Fresh Canteen and Butter Chicken Two Ways
I was invited to an event at beautiful The St Lawrence Market Kitchen (upstairs at the market) to introduce me to Fresh Canteen , a new dinner prep concept launched earlier this summer here in Toronto. It's a service that caters to people who want to cook fresh, delicious dinners in their own kitchens but are often just too busy to shop for all the ingredients they need. They are quite committed to using locally sourced products whenever possible and that appeals to me very much. I have used Supperworks in the past to stock up for those times that I am too busy to shop but you still have to put aside time to drive down there, put all of the stuff together and get it back home. You also have to remember to take those damned bags out of the freezer the night before so it will be thawed by dinner time so you can actually cook it which doesn't come easily to me. I love the idea of everything for a dish being brought to my house for me by a handsome stranger. Okay, I just like to imagine it's being delivered by a handsome stranger with floppy hair and piercing blue eyes so don't judge- it's unbecoming. Think of it as a personal shopper for your belly.
|my lovely and stylish red apron|
Each week they have a list of recipes online you can choose from and then on Tuesday you will find an insulated box filled with all of the ingredients that you will need to make that dish. Each recipe is portioned out for two (or you can order enough for four) but both recipes that I have made would easily feed all three of us or two of us with enough leftovers for someone to take to lunch the next day so for the $15 per serving (and that includes delivery to your front door), you are getting a great deal. The three of us can't even eat wings at the pub for $30 to be honest so I am all over this. I have so many friends who eat out or do take out/order in at least 3 or 4 nights a week because they are all get home from work at 7pm on a good day and the last thing they are going to do is go shopping. I was also thinking it would be great for a weeknight dinner party - you just come home from work, open the box, whip up some fancy duck and wow your friends.
The food is packed in an insulated bag with some reusable freezer packs and will stay cold all day in case you aren't home when the box comes. If you pop the whole thing in the fridge, it will stay fresh for a couple of days too so you don't even have to make it that night. Also, each recipe comes with a plastic covered recipe sheet with super detailed instructions and photos - kind of like cooking for dummies so even those who aren't 100% confident in the kitchen are going to be able to cook this stuff, flip their hair and flash their giant white chompers and feel just like Giada. All the meals claim to be done in about 35 minutes and I will say that both of the ones I made did, indeed, take about half an hour from starting my prep to chowing down.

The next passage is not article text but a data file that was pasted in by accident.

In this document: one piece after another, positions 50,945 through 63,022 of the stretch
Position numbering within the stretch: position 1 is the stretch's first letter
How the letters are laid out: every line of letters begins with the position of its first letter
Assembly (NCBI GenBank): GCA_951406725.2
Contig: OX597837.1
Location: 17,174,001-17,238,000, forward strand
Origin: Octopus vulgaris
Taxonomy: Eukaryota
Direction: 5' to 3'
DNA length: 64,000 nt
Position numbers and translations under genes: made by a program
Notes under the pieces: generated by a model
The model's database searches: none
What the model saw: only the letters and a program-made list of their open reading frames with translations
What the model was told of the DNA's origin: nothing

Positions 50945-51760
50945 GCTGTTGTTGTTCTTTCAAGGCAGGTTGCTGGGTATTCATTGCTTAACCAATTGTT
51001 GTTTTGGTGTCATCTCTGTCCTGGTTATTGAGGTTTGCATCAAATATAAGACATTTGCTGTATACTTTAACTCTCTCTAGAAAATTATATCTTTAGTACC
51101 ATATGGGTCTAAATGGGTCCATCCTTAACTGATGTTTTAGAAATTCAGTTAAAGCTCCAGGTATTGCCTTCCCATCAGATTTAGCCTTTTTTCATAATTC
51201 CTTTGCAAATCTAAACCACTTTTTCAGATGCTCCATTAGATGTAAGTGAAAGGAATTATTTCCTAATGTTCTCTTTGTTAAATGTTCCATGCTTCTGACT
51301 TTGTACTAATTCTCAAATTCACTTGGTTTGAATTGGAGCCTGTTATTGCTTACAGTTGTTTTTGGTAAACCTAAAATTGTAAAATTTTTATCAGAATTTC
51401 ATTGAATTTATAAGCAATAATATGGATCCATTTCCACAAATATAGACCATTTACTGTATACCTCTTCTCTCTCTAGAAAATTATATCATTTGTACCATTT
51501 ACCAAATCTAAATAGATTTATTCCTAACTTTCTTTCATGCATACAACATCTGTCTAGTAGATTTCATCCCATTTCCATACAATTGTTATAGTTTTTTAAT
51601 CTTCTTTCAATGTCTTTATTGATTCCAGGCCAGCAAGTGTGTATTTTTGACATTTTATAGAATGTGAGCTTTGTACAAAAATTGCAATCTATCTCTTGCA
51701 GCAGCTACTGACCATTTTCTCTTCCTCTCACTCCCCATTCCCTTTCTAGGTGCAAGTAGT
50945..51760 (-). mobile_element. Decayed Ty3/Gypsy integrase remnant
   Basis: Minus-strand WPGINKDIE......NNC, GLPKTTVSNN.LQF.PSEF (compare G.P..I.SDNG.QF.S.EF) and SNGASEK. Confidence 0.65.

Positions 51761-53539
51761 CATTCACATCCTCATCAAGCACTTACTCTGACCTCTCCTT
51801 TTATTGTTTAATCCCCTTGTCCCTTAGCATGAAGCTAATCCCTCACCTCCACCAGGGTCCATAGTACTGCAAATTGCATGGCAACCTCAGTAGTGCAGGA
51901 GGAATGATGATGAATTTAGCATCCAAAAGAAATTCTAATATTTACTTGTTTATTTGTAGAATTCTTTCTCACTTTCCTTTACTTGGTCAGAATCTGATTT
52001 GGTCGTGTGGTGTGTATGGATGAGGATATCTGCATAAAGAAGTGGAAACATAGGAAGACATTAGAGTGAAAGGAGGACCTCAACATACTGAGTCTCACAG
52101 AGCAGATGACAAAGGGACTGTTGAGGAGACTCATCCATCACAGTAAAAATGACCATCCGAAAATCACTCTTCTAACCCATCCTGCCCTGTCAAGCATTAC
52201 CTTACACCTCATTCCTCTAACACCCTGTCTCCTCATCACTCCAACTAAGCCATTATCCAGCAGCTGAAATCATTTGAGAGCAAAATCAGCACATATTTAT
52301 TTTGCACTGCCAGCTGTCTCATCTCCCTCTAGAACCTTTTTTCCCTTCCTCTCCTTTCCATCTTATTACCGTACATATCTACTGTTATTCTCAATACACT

Right now they only deliver in downtown Toronto but you can get it delivered to your office if you work downtown and just take it home at the end of the day. I am pretty sure that this is going to catch on and eventually they will expand their delivery zones.
|oooo the table was set and waiting for us to finish cooking|
|my cooking station|
I didn't know what to expect at the Fresh Canteen event but I know what I didn't think was going to happen - I didn't think that I would be donning an apron and cooking myself a delicious duck breast with mashed potatoes, that's for sure. I think everyone was pretty exited about getting to actually try out one of these meals and get their hands dirty instead of just tasting and mmmming politely.
The duck box included the makings of duck breast with a butter grape sauce, mashed potatoes with sour cream and scallions and a mixed green salad. I don't really cook duck at home so I was pretty stoked about the opportunity to make it with people there to help me if I screwed up. I was encouraged to let the duck brown more deeply because I was going to chicken out and turn it too quickly and they held my hand as I seared it and then baked it off in the oven. Of course, I totally overcooked my breast because I wanted to get it to 130F and it was taking forever (the only downside was three or four pans per oven and lots of opening of oven doors so I don't think my oven was at temperature) A kind lady moved my duck to it's own oven when it was stalled at 120F but that oven must have been smoking hot because when I took it out about 4 or 5 minutes later it was already at 135F.
We all plated our duck, mixed green salad and mashed potatoes after making a buttery pan sauce with local grapes and sat together at long, communal tables and enjoyed the fruits of our labours with a nice glass of wine. I would totally make it again and I would order the duck box to make at home. I would make a few changes in the recipe but that is nothing new. I can barely make my own recipes without changing them all the time.